XFX Radeon 5750 XXX Review

Conclusion

XFX Radeon 5750   XXX Review

Conclusion

Often results lead to a very obvious conclusion, and sometimes despite the results making you expect one thing, you have to conclude quite another.

Such it is with the XFX 5750 XXX.

It's priced around the market one would expect to find HTPC style cards with a little gaming performance in them. As we all know for an HTPC solution we require silence above all else. Normally a reference heatsink isn't the best design in the world as they are usually too loud and have an inadequate fan. However, they do have the benefit of exhausting the hot air out the back of the case.

A non-reference cooler seeks to redress these issues by either installing a larger fan and still exhausting out the rear, or by utilising so many heatpipes that although the hot air stays in the case, it's nowhere near as hot thanks to a large heatsink.

Whilst the XFX 5750 XXX is their premium pre-overclocked model, sadly they have chosen to retain the woeful HD5750 reference design. If you ignore the large plastic periphery it's basically a small, few pronged, heatsink with a fan in the centre of it. Unfortunately this is compounded by the totally needless plastic plate on the top. This serves to do precisely nothing but advertise themselves. Of course once you've brought the card you don't really need it advertising.

If you are the kind of case-modder whereby it's important to make it clear who either are your sponsors or whose hardware you've chosen, then you're unlikely to pick a 5750 to do it. In fact the only thing is does do is ensure the heat that is dissipated by the heatsink gets trapped nicely between the plastic shield and the board itself. All of this could be forgiven if it was whisper-quiet, but as soon as the card gets remotely under load the fan becomes akin to standing at Heathrow in August. Intolerably loud. As the XXX models cost significantly more than their standard brethren this is an enormous disappointment.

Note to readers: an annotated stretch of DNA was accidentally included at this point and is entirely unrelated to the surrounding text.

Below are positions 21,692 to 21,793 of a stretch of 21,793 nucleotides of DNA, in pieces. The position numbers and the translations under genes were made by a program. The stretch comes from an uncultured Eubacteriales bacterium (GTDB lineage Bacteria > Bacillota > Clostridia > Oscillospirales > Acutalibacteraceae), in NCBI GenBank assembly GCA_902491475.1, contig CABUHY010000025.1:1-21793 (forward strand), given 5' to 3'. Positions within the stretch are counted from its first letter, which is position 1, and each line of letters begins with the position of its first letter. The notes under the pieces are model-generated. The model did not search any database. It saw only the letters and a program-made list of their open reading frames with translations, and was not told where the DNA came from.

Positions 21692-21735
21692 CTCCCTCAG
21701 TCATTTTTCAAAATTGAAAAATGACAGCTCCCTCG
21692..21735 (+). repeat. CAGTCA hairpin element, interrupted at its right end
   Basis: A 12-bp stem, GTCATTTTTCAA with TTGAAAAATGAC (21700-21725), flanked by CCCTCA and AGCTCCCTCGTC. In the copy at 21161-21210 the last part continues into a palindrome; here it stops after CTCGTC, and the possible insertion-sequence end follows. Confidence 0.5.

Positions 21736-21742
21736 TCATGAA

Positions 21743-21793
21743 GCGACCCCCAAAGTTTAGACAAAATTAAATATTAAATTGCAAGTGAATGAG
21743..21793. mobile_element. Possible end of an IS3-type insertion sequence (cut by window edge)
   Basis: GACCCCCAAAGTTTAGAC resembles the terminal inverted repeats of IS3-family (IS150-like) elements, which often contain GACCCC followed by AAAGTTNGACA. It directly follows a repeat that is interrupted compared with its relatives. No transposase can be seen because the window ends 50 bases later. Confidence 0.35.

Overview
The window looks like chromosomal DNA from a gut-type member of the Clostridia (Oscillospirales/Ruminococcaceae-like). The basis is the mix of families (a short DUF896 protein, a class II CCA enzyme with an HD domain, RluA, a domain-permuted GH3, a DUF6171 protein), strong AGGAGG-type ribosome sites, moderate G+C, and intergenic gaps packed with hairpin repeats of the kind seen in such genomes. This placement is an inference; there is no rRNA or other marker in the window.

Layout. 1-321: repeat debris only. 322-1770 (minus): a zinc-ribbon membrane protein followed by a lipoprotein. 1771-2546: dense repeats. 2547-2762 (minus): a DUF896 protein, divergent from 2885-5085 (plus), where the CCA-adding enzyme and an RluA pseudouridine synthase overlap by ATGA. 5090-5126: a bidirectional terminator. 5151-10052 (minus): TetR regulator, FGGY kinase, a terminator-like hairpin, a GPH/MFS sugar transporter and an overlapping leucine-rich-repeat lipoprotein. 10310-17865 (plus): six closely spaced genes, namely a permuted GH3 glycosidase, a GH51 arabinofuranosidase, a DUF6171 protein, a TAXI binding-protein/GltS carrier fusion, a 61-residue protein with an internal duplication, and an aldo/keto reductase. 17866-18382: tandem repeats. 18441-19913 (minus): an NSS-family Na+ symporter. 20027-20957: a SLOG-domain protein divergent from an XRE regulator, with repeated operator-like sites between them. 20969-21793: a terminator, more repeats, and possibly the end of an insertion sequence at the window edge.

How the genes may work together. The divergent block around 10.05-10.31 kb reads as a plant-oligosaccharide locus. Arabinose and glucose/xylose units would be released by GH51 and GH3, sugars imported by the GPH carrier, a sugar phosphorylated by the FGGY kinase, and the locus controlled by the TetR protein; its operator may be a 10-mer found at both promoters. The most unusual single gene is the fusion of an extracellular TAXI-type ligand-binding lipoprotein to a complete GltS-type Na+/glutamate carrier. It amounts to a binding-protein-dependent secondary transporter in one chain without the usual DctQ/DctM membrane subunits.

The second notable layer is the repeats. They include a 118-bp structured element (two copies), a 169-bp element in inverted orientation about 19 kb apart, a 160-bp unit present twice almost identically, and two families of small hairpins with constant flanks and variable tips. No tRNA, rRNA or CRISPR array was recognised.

So maybe it's a gaming card? In standard guise the 5750 is around a hundred pounds, certainly a price we'd not expect to see gaming performance and so our results would indicate that as long as you understand its limitations you can play reasonable games with good quality at reasonable frame rates. Unfortunately this XXX model is priced £3 less than a standard 5770 and even overclocked it only produces results on a par with the basic 5770. The architecture also means that even with a hefty overclock the card is just too limited to obtain performance beyond expectations, as especially demonstrated in the Dirt 2 Maximum FPS test.

So if it is too loud for HTPC applications it must be a budget gaming card. But as a budget gaming card you'd be mad not to buy the 5770 instead.

We said at the beginning that the paucity of technologies has meant manufacturers need to saturate the market with barely different models in an attempt to cover every requirement. The side-effect of this process is that some cards will be wholly pointless because regardless of your application there is a better or cheaper one available.

That isn't to say that the XFX HD5750 XXX is a bad card, noise levels aside, it's just we can't see anyone who would want it at this price. With a proper custom cooler it might be quiet enough for HTPC or have enough overclocking headroom for the gamers. At £125 for a standard card with a mild overclock that we can easily better ourselves, we can't help but feel it's one model too many.

Thanks to XFX for providing the 5750 XXX for review. Discuss in in our forums.

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19-03-2010, 06:52:15

tinytomlogan
VonBlade takes a look at the XFX Radeon 5750 XXX does all the X's make a difference?

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